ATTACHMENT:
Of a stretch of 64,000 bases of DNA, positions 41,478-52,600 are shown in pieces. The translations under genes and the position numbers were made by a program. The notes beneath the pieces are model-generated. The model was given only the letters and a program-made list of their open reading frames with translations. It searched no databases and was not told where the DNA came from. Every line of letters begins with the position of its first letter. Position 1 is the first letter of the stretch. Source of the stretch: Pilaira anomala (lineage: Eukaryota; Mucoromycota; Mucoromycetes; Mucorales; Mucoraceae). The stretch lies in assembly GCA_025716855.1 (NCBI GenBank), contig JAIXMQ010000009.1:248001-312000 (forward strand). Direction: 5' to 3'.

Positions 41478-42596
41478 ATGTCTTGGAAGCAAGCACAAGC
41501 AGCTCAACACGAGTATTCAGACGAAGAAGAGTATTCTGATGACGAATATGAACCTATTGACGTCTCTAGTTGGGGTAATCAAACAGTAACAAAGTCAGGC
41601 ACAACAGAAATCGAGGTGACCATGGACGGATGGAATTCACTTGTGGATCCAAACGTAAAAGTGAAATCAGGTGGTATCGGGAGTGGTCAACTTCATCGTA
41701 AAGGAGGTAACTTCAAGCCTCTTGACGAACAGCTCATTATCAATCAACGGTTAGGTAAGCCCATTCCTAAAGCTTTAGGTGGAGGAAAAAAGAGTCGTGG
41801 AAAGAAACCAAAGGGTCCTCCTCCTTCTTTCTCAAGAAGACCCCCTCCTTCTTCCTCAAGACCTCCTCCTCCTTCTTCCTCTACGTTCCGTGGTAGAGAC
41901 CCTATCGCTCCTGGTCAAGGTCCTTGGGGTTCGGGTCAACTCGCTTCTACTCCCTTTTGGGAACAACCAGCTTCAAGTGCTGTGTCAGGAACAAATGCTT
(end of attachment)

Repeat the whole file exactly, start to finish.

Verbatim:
Of a stretch of 64,000 bases of DNA, positions 41,478-52,600 are shown in pieces. The translations under genes and the position numbers were made by a program. The notes beneath the pieces are model-generated. The model was given only the letters and a program-made list of their open reading frames with translations. It searched no databases and was not told where the DNA came from. Every line of letters begins with the position of its first letter. Position 1 is the first letter of the stretch. Source of the stretch: Pilaira anomala (lineage: Eukaryota; Mucoromycota; Mucoromycetes; Mucorales; Mucoraceae). The stretch lies in assembly GCA_025716855.1 (NCBI GenBank), contig JAIXMQ010000009.1:248001-312000 (forward strand). Direction: 5' to 3'.

Positions 41478-42596
41478 ATGTCTTGGAAGCAAGCACAAGC
41501 AGCTCAACACGAGTATTCAGACGAAGAAGAGTATTCTGATGACGAATATGAACCTATTGACGTCTCTAGTTGGGGTAATCAAACAGTAACAAAGTCAGGC
41601 ACAACAGAAATCGAGGTGACCATGGACGGATGGAATTCACTTGTGGATCCAAACGTAAAAGTGAAATCAGGTGGTATCGGGAGTGGTCAACTTCATCGTA
41701 AAGGAGGTAACTTCAAGCCTCTTGACGAACAGCTCATTATCAATCAACGGTTAGGTAAGCCCATTCCTAAAGCTTTAGGTGGAGGAAAAAAGAGTCGTGG
41801 AAAGAAACCAAAGGGTCCTCCTCCTTCTTTCTCAAGAAGACCCCCTCCTTCTTCCTCAAGACCTCCTCCTCCTTCTTCCTCTACGTTCCGTGGTAGAGAC
41901 CCTATCGCTCCTGGTCAAGGTCCTTGGGGTTCGGGTCAACTCGCTTCTACTCCCTTTTGGGAACAACCAGCTTCAAGTGCTGTGTCAGGAACAAATGCTT